When the Apple Watch first arrived, its core strength was yet to be realised, but in subsequent years the health aspects have come to the fore. I’m on my third model now (original, Series 3, and Series 5) and I still enjoy having it on my wrist every day, but the obvious, there-from-the-beginning activity tracking feature barely rates my attention these days.
In a post on sleep tracking, my friend Allison Sheridan said…
Unlike losing (or gaining) weight, we don’t have empirical equations that tell us how to sleep more.
The oft-mentioned equation is “kilojoule intake versus kilojoule expenditure.” The Apple Watch promises to track your expenditure. How does it do this?
Height, gender, heart rate, and wrist movement1. Mine also has weight, but that’s not required (and I don’t know if it is used), and in later models there is an altimeter. Apple has very clever engineers and experts to be able to translate wrist movement and heart rate into an even moderately accurate measure of kilojoule (kJ) expenditure. Let’s assume for the moment that it results in a reasonable approximation. How do we apply what we now know?
Ummm… that leads us to intake tracking and this is a horrible experience unless you eat only food with bar codes and nutrition labels that you prepare, or at least sight, yourself. But if we have a reasonable approximation of expenditure and… let’s say a plausible measure of intake, are we there yet?
No, we’re not there yet. These are just two numbers. We need to prove that the intake level versus the expenditure level results in weight loss, maintenance, or gain. Measuring weight is, at least, easy to do accurately.
Except… don’t you already know how much you ate and how much exercise you got? Because I do. And I can usually tell, within < 0.25 kg, what my weight will be when I stand on the scale each morning.
I have been steadily losing weight for the last few months (7 kg so far) by simply “watching what I eat” and making sure I am not too sedentary. The sole difference that has enabled me to start this steady downward trend was simple advice to “cut back on carbs”. I was given some examples of food types to avoid or minimise and some alternatives that I know I enjoy. One hour with a health professional was all I needed.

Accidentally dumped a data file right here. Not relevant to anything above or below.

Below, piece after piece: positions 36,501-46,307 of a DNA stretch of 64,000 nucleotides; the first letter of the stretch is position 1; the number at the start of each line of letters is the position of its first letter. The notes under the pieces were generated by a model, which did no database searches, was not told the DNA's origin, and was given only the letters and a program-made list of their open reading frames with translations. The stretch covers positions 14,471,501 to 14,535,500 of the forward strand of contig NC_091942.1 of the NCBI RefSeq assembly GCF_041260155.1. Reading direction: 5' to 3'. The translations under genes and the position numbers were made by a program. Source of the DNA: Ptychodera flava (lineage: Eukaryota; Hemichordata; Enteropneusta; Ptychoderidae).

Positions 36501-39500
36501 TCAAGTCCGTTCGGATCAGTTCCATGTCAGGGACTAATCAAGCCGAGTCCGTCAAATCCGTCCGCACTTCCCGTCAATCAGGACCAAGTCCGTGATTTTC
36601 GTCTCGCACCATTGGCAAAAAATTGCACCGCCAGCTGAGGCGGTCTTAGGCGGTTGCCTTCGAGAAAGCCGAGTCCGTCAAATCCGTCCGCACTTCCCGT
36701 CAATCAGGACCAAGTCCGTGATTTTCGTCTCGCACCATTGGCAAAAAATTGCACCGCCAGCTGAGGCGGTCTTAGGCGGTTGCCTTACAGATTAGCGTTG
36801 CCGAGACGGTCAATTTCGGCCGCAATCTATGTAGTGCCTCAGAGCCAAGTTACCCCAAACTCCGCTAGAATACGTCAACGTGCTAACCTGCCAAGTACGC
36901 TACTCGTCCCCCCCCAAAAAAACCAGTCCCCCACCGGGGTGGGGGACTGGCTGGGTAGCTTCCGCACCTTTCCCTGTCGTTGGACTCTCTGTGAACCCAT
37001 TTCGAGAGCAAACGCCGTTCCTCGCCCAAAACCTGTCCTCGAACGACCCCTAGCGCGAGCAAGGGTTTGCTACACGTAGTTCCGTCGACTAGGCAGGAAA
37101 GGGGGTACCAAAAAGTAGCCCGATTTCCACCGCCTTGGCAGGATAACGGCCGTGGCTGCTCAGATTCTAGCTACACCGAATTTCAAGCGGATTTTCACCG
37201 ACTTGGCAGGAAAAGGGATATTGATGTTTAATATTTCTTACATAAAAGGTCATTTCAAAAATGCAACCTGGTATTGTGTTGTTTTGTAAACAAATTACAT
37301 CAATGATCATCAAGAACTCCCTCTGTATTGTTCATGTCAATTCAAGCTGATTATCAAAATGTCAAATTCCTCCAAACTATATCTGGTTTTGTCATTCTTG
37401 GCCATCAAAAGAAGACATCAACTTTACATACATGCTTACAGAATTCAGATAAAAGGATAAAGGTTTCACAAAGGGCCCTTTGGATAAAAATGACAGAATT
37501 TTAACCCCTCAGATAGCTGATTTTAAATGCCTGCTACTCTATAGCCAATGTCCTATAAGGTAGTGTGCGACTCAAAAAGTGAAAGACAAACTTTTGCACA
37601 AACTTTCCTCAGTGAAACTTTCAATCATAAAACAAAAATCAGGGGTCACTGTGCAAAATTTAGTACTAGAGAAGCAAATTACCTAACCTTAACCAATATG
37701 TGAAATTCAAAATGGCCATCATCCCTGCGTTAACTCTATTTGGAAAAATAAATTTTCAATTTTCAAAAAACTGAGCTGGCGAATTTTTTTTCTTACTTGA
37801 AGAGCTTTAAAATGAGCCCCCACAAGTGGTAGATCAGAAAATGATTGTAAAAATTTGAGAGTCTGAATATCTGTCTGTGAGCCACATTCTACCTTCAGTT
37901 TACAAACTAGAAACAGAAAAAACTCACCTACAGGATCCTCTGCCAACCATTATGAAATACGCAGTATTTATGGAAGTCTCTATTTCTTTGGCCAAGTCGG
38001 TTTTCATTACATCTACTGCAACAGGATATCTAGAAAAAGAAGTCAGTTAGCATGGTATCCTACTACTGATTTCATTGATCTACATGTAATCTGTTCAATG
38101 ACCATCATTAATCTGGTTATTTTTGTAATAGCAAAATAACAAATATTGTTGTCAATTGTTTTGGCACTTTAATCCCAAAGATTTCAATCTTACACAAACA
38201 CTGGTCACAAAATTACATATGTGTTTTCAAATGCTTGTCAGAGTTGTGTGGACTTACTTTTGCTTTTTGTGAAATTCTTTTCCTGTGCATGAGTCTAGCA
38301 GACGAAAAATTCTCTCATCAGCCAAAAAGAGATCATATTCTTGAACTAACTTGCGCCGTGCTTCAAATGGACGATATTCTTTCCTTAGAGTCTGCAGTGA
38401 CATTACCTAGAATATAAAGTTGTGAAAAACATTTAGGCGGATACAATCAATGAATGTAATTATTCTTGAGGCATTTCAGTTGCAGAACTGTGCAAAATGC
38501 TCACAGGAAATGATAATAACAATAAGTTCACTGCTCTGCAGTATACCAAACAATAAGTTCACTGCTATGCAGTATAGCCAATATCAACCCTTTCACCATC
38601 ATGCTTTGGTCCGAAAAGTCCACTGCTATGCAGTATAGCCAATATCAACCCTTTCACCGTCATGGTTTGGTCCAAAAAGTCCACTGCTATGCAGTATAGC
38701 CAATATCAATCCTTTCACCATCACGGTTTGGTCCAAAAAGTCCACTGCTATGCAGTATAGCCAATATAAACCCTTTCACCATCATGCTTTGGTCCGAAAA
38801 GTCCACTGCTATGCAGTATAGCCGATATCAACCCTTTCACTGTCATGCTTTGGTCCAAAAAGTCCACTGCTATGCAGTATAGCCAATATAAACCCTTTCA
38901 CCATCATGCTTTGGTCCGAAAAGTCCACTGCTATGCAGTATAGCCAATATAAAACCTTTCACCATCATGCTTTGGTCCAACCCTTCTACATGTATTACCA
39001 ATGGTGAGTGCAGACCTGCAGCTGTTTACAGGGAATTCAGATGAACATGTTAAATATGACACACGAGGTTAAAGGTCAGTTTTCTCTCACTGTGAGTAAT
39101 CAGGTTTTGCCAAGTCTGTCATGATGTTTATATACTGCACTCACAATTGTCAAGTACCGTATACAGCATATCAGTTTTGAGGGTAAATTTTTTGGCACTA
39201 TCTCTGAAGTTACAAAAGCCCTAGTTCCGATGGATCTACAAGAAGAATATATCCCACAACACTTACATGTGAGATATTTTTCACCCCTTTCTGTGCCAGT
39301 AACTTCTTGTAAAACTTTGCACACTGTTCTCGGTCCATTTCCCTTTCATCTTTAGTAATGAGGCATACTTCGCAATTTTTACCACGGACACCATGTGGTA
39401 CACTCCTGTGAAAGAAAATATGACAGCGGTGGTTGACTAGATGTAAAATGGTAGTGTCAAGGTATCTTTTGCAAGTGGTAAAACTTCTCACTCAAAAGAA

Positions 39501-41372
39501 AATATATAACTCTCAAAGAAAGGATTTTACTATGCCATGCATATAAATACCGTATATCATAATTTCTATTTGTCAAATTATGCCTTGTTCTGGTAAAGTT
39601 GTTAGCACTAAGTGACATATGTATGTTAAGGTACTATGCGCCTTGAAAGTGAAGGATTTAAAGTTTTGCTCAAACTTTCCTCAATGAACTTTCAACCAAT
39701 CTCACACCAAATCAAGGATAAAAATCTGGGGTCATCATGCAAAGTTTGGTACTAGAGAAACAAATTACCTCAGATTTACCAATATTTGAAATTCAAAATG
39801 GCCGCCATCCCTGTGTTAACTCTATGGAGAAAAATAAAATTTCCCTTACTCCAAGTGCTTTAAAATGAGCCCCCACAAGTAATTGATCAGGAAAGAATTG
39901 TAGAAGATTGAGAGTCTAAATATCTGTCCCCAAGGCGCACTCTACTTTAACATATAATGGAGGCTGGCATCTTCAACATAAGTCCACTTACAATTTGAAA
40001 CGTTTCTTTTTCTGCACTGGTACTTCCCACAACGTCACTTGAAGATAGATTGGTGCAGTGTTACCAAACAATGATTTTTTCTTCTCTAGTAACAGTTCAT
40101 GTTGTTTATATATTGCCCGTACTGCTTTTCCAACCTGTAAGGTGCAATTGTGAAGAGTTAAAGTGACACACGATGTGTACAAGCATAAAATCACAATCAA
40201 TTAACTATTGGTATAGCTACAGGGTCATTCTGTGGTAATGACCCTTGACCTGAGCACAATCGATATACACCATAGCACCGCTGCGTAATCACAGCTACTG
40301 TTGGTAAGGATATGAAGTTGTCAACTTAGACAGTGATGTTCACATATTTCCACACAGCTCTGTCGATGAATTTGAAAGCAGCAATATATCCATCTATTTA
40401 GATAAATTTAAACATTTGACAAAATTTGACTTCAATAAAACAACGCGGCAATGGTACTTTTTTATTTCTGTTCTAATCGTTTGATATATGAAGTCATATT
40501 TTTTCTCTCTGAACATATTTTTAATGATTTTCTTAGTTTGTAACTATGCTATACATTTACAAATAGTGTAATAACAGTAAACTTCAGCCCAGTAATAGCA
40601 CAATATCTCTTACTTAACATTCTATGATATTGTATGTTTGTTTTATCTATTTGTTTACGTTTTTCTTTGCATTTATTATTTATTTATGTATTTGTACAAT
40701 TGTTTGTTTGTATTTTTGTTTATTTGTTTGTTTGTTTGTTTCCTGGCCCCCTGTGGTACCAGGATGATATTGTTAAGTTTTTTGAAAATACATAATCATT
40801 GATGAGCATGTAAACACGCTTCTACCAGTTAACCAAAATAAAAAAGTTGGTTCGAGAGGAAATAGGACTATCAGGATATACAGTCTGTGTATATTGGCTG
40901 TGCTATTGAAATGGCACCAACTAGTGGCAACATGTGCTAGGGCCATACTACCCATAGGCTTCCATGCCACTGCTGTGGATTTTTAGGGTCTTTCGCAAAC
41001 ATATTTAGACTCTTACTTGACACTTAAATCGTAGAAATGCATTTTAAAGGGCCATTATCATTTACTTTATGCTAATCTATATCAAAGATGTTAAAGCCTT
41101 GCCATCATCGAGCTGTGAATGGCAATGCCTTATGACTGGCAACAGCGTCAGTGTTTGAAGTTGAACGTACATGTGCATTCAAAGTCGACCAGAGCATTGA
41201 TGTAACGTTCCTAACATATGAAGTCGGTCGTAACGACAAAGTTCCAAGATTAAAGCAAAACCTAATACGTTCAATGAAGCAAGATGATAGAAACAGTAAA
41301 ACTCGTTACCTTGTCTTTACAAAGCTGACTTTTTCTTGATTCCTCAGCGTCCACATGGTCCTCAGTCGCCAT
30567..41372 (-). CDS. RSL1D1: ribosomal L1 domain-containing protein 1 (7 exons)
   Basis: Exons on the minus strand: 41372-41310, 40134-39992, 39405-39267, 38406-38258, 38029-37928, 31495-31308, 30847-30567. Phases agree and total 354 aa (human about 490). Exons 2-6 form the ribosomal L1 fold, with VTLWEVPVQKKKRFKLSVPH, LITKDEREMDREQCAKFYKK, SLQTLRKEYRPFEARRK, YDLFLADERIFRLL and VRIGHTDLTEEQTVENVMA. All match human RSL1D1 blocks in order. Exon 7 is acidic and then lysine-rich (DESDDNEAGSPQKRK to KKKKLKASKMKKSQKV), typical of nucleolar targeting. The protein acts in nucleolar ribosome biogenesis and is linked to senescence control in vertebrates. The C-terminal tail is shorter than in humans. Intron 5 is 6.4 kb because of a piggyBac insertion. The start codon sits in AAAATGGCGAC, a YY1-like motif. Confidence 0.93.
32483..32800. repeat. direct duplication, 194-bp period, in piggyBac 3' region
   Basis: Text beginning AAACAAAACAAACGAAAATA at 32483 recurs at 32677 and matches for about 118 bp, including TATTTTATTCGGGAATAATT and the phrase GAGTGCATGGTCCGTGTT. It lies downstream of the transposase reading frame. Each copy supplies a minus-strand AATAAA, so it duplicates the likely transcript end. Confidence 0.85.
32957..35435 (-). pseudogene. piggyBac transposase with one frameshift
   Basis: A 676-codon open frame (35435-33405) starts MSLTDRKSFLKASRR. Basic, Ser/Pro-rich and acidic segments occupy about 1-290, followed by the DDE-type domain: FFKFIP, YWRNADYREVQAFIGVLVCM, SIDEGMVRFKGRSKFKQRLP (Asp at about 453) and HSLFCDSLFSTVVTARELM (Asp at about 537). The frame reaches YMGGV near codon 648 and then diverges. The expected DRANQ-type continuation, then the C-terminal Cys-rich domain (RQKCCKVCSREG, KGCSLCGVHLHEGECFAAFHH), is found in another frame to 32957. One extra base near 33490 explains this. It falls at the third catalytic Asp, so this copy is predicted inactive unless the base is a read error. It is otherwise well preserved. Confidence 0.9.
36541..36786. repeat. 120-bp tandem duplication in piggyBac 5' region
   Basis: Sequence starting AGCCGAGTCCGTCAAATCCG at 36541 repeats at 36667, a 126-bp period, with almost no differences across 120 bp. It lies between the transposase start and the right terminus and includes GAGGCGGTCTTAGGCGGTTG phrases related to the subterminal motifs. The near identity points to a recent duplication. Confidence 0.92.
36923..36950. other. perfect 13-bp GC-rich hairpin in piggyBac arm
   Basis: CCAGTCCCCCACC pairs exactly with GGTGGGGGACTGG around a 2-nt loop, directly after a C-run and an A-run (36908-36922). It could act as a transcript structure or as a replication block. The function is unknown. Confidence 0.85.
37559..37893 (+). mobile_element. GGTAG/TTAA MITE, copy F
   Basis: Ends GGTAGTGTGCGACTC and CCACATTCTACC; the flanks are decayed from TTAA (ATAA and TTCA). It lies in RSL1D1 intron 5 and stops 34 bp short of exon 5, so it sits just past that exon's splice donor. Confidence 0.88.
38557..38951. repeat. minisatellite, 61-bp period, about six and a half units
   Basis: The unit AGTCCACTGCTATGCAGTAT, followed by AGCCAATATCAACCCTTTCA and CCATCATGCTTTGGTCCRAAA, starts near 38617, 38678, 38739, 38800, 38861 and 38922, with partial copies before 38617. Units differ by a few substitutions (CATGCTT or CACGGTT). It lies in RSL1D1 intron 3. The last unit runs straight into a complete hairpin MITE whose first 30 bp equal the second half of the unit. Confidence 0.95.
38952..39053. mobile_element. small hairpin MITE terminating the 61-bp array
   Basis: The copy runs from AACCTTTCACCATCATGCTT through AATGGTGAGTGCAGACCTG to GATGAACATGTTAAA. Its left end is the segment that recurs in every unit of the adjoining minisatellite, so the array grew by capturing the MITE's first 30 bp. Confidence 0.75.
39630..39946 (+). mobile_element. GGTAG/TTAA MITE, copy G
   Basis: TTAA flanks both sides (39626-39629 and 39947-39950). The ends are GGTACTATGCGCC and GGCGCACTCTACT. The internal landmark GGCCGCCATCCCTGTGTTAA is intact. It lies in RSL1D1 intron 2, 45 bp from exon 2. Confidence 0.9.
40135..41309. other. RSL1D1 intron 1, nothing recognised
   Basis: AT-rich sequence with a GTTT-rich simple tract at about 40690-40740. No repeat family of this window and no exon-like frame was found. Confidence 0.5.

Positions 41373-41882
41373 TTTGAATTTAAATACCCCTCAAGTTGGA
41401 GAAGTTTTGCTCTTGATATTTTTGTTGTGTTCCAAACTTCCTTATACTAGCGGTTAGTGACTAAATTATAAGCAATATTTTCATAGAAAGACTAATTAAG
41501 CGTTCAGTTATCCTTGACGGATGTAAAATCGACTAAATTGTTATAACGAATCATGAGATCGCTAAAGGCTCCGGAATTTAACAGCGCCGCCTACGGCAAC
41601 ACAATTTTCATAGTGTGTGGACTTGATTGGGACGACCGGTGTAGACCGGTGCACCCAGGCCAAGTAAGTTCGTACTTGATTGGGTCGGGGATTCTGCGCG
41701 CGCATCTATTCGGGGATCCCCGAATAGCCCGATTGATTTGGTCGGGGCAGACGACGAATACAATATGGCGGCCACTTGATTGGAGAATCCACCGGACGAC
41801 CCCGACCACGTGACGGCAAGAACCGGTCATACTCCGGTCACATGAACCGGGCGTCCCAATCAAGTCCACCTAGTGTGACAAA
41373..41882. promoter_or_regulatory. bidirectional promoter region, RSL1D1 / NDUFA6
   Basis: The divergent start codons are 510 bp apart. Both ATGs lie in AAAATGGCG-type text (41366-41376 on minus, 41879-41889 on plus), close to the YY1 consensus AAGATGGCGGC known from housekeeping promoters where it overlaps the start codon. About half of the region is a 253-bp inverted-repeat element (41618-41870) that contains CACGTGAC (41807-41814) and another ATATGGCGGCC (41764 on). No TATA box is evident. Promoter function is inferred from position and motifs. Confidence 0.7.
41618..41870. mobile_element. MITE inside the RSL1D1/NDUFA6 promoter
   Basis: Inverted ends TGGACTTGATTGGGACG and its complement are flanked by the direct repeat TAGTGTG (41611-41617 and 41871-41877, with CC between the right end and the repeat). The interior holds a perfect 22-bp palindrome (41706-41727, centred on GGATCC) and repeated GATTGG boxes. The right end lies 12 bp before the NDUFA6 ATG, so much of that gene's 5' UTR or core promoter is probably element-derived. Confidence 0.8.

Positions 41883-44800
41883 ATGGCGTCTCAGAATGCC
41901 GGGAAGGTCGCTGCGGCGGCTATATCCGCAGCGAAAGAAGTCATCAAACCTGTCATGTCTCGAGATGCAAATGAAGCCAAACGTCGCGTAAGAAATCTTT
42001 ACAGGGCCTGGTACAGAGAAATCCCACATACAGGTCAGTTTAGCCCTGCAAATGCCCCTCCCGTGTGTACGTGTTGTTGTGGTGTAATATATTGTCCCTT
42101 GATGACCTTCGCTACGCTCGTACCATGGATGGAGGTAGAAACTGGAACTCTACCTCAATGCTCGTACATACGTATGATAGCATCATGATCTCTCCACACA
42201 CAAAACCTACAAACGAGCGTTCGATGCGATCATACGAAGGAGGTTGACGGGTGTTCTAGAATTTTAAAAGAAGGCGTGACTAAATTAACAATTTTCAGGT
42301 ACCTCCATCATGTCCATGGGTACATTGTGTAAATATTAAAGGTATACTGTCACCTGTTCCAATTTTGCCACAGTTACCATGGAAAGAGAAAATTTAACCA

By ignoring the whole kilojoule mess and simply weighing myself daily, I have learned what makes me slowly shed the weight and I know some specific foods that are guaranteed to make my weight balloon, usually by around 0.3-0.4 kg. I know some foods that, on paper at least, should be bad but in fact aren’t. For me, at least. I’ve learned to cut back on portions, too. Not measured in grams or even handfuls, just “less than before”.
So, you see, you don’t need activity tracking nor kilojoule tracking to lose weight, just some basic knowledge and measuring the results is enough. But that’s not the end of my story.
Those same few months that I have been losing weight I have learned something else. My weight depends on more than just the kilojoule balance. I have found two other direct contributors — sickness and stress — and one indirect. Tiredness has an indirect effect because it causes me to let my guard down. Tracking intake wouldn’t help as I’d just guess or completely skip recording anyway. That’s not really another factor, but it is a consideration.
I had a spell early this year when a medication I was taking caused me to be quite ill. Specifically, I was extremely lethargic for around 10 days. Before, during, and after this episode I had significant leg pain which severely curtailed my daily activity. I didn’t leave the house, except to be chauffeured to medical appointments, for about 5-6 weeks. The drug induced lethargy was exhausting, and the pain was exhausting. I probably did eat somewhat less, but what I ate was terrible a lot of the time. At my lowest, the only things I had the will to do were watching TV and eat comfort food. I lost 3 kg in a few days. Before the timeframe I have been describing, I have had a few stressful periods which have also caused me to lose significant weight which I could not explain by kilojoules alone.
The habit of weighing myself once a day — an easy task — helps me keep an eye on my weight, creating a kind of self-directed peer pressure when it goes up and stays up, and a virtual pat on the back when it goes down and stays down.
So back to that activity tracking. It doesn’t achieve anything for me. All it does is insist that every day should be like every other, and either chastise me when I don’t “make the grade” or make a hollow victory of closing the rings because I set them so that I can close them every day. The genesis of this post was realising today that I have not looked at my activity rings in weeks.
- It should be understood that wrist movement is tracked relative to the world, not your body. ↩